The Springboks have pencilled Trevor Nyakane’s name in for the squad that will play their opening World Cup match against the All Blacks
However, Nyakane, after suffering a knee injury, still has to prove his fitness during training before his name is included in the starting line-up.
“His knee looks okay, but we want to see him run first,” said Springbok coach Rassie Erasmus this week.
The uncertainty about Nyakane’s injury came about because he flew directly home after the test against Japan last week. The Bok team could begin treating him only yesterday.
Nyakane flew to Tokyo’s Narita International Airport via Hong Kong on Friday night to rejoin the team – a flight that took about 23 hours.
But some good came from Nyakane’s injury – he returned to South Africa and saw his daughter for the first time. She was born last week.
If Nyakane is declared fit, it is expected that Erasmus will not alter the 23-man starting squad that defeated Japan 41-7 last week.
It is, however, possible that he could consider moves within the squad.
Nyakane played against Japan in Koemagaja for 14 minutes as Frans Malherbe’s replacement, before leaving the field because of the knee injury. Malherbe finished the match.
Nyakane, Malherbe and Vincent Koch are the Bok tight heads in the World Cup group.
Koch will be used in the event that Nyakane needs a longer period to recover from the injury.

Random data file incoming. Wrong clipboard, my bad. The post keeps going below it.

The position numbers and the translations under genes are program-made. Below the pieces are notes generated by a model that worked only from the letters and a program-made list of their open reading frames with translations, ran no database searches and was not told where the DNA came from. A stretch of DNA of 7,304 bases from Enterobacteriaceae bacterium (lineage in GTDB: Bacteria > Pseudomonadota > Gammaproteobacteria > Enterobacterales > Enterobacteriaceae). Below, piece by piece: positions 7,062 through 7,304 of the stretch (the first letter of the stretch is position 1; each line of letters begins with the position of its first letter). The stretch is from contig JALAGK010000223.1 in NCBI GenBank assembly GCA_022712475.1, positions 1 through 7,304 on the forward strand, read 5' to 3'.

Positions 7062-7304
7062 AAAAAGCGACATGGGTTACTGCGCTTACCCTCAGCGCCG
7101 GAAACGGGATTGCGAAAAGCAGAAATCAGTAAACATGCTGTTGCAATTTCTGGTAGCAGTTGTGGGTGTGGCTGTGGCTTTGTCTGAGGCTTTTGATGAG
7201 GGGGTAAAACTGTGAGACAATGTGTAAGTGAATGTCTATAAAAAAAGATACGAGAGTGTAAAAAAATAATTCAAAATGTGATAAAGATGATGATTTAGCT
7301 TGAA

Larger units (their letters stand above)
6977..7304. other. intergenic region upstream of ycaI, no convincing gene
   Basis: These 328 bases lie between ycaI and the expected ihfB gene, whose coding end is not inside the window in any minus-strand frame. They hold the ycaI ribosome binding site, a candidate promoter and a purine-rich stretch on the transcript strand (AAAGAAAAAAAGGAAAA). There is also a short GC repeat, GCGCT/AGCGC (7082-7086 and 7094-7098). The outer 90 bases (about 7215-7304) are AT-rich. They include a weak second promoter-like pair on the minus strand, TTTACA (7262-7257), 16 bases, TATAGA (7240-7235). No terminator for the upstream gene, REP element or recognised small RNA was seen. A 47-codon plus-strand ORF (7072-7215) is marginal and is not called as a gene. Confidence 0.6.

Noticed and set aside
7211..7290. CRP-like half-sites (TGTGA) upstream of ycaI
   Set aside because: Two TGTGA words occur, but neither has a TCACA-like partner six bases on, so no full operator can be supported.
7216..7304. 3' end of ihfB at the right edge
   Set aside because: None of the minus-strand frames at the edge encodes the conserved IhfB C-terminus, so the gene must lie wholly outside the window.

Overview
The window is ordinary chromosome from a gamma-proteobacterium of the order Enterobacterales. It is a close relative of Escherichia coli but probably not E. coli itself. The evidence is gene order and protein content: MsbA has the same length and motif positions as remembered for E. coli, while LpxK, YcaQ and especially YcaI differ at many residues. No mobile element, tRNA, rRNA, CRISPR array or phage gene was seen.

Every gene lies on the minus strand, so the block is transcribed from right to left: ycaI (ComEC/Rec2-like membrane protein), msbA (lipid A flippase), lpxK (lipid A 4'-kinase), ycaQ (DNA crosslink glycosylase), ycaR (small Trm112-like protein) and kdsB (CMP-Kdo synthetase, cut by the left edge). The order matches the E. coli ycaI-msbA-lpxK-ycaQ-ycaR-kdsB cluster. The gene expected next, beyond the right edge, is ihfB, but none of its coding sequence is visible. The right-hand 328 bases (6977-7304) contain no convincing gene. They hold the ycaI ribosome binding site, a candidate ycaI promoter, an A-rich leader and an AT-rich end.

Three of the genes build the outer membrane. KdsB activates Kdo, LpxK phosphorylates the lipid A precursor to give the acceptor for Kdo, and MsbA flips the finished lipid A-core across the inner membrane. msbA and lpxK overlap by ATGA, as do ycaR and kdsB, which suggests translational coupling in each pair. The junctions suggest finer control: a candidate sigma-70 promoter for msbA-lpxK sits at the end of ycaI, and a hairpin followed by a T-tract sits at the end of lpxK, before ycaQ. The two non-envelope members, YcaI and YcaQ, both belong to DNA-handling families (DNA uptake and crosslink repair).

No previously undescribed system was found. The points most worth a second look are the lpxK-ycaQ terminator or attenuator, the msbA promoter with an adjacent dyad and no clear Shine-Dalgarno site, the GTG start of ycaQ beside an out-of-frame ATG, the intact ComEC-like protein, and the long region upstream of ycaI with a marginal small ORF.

The Springboks will, however, be hopeful that Nyakane’s knee injury is something that’s behind him, considering the fact that he has been in great form lately.
His exceptional play is ascribed to, among other things, the fact that he is one of the only South African players to have played in all his team’s Super Rugby matches.
After his arrival in Japan, Nyakane appeared to be walking around without any discomfort.
He will be positive about his chances, as the Bok squad had earlier indicated that his injury would not mean the end of his participation in the tournament.
Meanwhile, Erasmus has indicated that he is satisfied with his team’s preparation for the opening match against the All Blacks.
“One may have wanted the team to have played together longer and for there to have been fewer experiments in the past six or seven tests,” he said.
“Unfortunately, this is the situation we find ourselves in. As we had only 18 tests from last year, we were compelled to conduct those experiments.
“But I reckon that everything within our control has been done in respect of our preparation. I believe other countries will be just as well prepared.
“We have managed to achieve consistency with the team that played in the away game in Wellington against the All Blacks, and now here in Japan. But we did have to conduct the experiments to make sure we were taking the best team to the World Cup.
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